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While Connecticut is considered a blue state, certain parts have become more conservative since former President Donald Trump came on the scene, giving the GOP some hope for success this year.

Republicans, who have had great success in local races, hope to make inroads in state and national races this year by focusing on affordability issues in Connecticut, which has some of the highest energy prices in the nation and a relatively high tax burden compared to other states.

Despite the state’s shifting politics, recent polling shows a majority of the state’s voters still have an unfavorable opinion of Trump. Democrats like two-term U.S. Sen. Richard Blumenthal have been capitalizing on voter opposition to Trump in races, often referring to their opponents as radical or out-of-touch with Connecticut.

Blumenthal is being challenged by Republican National Committee member Leora Levy, a GOP fundraiser who received Trump’s backing days before she won the party primary. Levy also opposes abortion — with exceptions for rape, incest, and the life of the mother — another stance that puts her at odds with most Connecticut voters.

Gov. Ned Lamont, a wealthy former cable TV entrepreneur, is seeking a second term in a rematch against Republican businessman Bob Stefanowski.

Most of the state’s five Democratic-held seats are considered relatively safe.

Democrats currently control both the state House and Senate. Given the large number of retirements from the General Assembly this year, Republicans are seeking to pare back those majorities.

Voters are also deciding whether to change the state’s constitution to give state legislators the go-ahead to consider creating an early in-person voting system in Connecticut that could potentially be in place as early as 2024. Connecticut is one of six states with no form of early voting.

Here’s a look at what to expect on election night:

ELECTION NIGHT

Polls close at 8 p.m. ET.

HOW CONNECTICUT VOTES

The majority of Connecticut votes on Election Day. The state does not allow early voting. In 2020, the state was still counting votes two days after the polls closed. Key areas are Bridgeport, New Haven, Stamford and Hartford, the larger cities where most of the population is. Democratic candidates for statewide and federal offices have typically dominated throughout the state.

DECISION NOTES

AP will tabulate and declare winners in 158 contested elections in Connecticut, including the race for governor, U.S. Senate and five U.S. House seats. In the 2020 general election, the AP first reported results minutes after polls closed and 90% of results at 6:27 p.m. ET the following day.

The AP does not make projections and will only declare a winner when it’s determined there is no scenario that would allow the trailing candidates to close the gap.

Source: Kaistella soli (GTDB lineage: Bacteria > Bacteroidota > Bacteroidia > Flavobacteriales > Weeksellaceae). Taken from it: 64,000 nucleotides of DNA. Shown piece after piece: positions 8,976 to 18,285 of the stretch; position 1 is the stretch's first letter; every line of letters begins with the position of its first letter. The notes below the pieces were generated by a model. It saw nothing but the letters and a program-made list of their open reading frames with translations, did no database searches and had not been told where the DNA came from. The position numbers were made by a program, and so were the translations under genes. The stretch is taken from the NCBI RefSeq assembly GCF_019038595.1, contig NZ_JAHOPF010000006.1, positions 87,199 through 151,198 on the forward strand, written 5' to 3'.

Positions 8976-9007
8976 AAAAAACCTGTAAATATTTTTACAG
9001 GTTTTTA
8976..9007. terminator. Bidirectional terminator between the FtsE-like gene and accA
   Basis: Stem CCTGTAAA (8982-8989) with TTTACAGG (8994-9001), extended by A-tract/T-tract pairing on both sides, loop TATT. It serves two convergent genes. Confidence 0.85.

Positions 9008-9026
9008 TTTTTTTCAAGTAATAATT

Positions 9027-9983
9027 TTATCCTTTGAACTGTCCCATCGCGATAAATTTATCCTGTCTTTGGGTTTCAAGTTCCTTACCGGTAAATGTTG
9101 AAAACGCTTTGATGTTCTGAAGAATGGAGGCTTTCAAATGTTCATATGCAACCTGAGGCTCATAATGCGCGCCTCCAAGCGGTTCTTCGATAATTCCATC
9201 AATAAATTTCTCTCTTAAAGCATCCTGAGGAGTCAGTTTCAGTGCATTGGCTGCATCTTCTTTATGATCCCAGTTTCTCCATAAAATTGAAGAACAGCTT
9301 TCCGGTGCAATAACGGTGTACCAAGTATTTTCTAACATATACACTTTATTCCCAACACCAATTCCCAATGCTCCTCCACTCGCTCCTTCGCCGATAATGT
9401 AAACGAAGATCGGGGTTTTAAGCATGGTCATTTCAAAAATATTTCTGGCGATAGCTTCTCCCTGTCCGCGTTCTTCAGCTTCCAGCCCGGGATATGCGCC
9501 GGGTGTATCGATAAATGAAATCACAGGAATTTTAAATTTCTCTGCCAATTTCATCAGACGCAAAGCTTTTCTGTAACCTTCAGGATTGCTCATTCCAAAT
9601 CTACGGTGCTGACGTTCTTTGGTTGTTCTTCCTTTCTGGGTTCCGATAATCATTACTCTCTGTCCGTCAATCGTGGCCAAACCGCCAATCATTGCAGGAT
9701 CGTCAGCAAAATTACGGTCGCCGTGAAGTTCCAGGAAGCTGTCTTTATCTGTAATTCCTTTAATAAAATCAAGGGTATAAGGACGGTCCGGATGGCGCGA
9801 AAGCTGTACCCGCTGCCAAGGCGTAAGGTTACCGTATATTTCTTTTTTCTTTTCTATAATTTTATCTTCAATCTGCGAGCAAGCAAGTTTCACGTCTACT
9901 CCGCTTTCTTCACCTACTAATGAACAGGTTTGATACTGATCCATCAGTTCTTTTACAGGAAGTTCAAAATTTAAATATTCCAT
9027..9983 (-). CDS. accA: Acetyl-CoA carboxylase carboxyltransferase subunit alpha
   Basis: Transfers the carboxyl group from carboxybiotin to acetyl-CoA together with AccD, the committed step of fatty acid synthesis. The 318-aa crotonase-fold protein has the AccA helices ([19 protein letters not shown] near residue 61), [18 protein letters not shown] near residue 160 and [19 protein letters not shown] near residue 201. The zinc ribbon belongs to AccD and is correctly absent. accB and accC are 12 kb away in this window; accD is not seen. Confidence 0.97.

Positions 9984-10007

Should a candidate declare victory or offer a concession before the AP calls a race, we will cover newsworthy developments in our reporting. In doing so, we will make clear that AP has not yet declared a winner and explain why.

The AP may call a statewide or U.S. House race in which the margin between the top two candidates is 0.5% or less, if we determine the lead is too large for a recount to change the outcome. Connecticut has a mandatory recount law for races in which the lead is tighter than half of 1% of the total vote but not more than 1,000 votes.

The AP will not call down-ballot races on election night if the margin between the top two candidates is less than 2% or if the leading candidate is within 2% of the 50% runoff threshold. The AP will revisit those races later in the week to confirm there aren’t enough outstanding votes left to count that could change the outcome.

WHAT ELSE SHOULD I KNOW?

Q: WHAT DID WE LEARN FROM THE PRIMARY?

A: While state Republicans endorsed a pro-abortion, gun-control moderate for U.S. Senate, primary voters chose the more conservative candidate. Levy won the nomination in a three-way race.

Q: WHAT’S CHANGED SINCE THE PANDEMIC ELECTION OF 2020?

A: Earlier this year, Lamont signed into law a bill that includes the broad term of “sickness” as a valid excuse for requesting an absentee ballot, aligning state law with existing language in Connecticut’s constitution. The “sickness” excuse would apply to the individual voter’s health or someone else’s health, such as an ill relative.

Q: WHAT DO TURNOUT AND ADVANCE VOTE LOOK LIKE?

A: As of Oct. 25, unaffiliated voters made up the state’s largest voting bloc, with 921,367 voters. They’re followed by Democrats, with 811,358, and Republicans with 461,782, for a total of 2.2 million registered voters.

Most people vote in person in Connecticut. In 2020, during the height of the pandemic, 36% of people voted through an absentee ballot.

Q: WHAT HAPPENS AFTER TUESDAY?

A: Connecticut law provides for mandatory recounts for races in which the lead is tighter than half of 1% of the total vote but not more than 1,000 votes.

READ UP ON THE RACES

Here’s more on the campaigns in Connecticut:

— Connecticut gubernatorial hopeful appeals to vaccine foes

— Connecticut US House seat targeted by national Republicans

— Connecticut referendum will not change how ballots are sealed

QUOTABLE

“Connecticut is getting its mojo back.” — Lamont

“That’s the difference between a business leader and a guy who ran a small cable company, who could care less about the taxpayers of Connecticut.” — Stefanowski

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Check out https://apnews.com/hub/explaining-the-elections to learn more about the issues and factors at play in the 2022 midterm elections. Follow AP’s coverage of the elections at: https://apnews.com/hub/2022-midterm-elections

The Associated Press

The Associated Press (AP) is an independent global news organization dedicated to factual reporting.